The one that will make you the most disappointed.
(Getting a head start on 2020 chats.)
I have no clue. If you're using coded language to ask about Dexter Fowler and Matt Carpenter then just come right out and say it. Both players have a no-trade clause. Fowler signed a contract that included one. Carpenter is about to have one when the season ends. So they have control. A conversation with Fowler is definitely likely, as that's something that the Cardinals would go to him with first, just out of respect for the veteran. There is no indication from Carpenter that he would entertain or seek a trade. If the Rangers are interested, does that change things? Well, we can dream up scenarios galore where a no-trade clause would be dropped. Let's try to stay within the realm of reality and "a swap of less desirable contracts" would be counter productive for the Cardinals. They'd rather divest themselves of a contract they no longer want and then have the choice of how they spend the money, not take on some other team's mistake. Look at the Mike Leake trade as an example, as a precedent.
Don't sleep on Joe Espada. He's a fascinating manager candidate.
Probably not. They should be. But probably won't.
Why? So, the Cardinals would take on the far, far bigger contract and the player who would do less things for an NL team out of the kindness of their heart? And also throw in a major-league hitter? Please, if you have the time, walk me through how this helps the Cardinals at all. Thank you.
Every team would have some interest in Lindor unless, say, they had Carlos Correa at shortstop. Lindor is one of the better all-around players in the game and he plays a premium position well with power. He's also only arb eligible and coming off a $10-million salary. He's got two more years of control. So, he's at the same point in his career that Marcell Ozuna was when the Marlins traded him to the Cardinals. Seems like a Yankees fever dream at this points. Lots of wishing and hoping and they should be targeting. The timing seems off for Cleveland to make that trade unless overwhelmed by an offer. Look at what the White Sox got for Sale and then crank that up considerably. Lindor would be the most-desired player available via trade if Cleveland sends out notice they'll actively consider offers.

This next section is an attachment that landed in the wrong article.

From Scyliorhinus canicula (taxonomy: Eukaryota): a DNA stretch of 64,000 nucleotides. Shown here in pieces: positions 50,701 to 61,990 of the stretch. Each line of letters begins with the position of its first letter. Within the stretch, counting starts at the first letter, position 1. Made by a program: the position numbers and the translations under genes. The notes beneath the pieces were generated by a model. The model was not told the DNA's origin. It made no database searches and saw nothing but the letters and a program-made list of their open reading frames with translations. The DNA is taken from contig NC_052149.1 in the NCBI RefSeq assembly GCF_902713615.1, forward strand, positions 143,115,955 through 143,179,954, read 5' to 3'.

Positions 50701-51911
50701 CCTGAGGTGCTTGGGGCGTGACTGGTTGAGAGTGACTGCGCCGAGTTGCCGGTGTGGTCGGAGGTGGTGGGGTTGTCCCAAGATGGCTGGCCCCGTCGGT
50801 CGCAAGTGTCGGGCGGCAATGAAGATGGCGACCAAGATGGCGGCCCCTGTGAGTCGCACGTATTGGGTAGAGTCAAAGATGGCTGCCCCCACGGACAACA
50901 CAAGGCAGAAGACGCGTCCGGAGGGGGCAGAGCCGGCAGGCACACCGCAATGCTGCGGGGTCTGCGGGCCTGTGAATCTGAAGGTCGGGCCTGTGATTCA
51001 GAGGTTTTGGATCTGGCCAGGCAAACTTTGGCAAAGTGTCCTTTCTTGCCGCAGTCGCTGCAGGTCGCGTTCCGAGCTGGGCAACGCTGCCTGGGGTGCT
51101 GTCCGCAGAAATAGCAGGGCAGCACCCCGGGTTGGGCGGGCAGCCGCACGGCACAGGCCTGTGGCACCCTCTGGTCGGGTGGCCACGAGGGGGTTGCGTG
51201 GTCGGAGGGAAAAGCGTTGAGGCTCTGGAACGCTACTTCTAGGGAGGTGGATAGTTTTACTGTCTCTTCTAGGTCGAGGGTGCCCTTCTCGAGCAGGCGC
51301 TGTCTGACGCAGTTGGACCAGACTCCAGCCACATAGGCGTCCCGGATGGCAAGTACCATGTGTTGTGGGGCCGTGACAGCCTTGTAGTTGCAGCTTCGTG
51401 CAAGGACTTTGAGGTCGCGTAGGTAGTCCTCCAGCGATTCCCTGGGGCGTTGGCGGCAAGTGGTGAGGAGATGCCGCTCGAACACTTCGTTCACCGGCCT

He received a PRP injection, as described in this morning's paper and at StlToday.com and I'm sure elsewhere, too. He also went through a series of additional tests leading up to the PRP. If you Google PRP injection you'll get a sense of the procedure.
It really didn't. It wasn't that kind of move. The Dodgers wanted a righthanded hitter who could help them until David Freese was off the IL. They got that in Jedd. They needed some luxury tax relief to make the deal work financially and not pay a penalty. So the Cardinals took on a salary with no intent of every needing or using the player. This was not a move with any future, candidly.
He did a year ago. He does even more so now. Absolutely. A good fit.
Depends on what they're getting in return. Cardinals don't want to trade the obvious candidates, Flaherty and Carlson and Wong and DeJong, and the players with no-trade clauses have all kinds of control in this regard.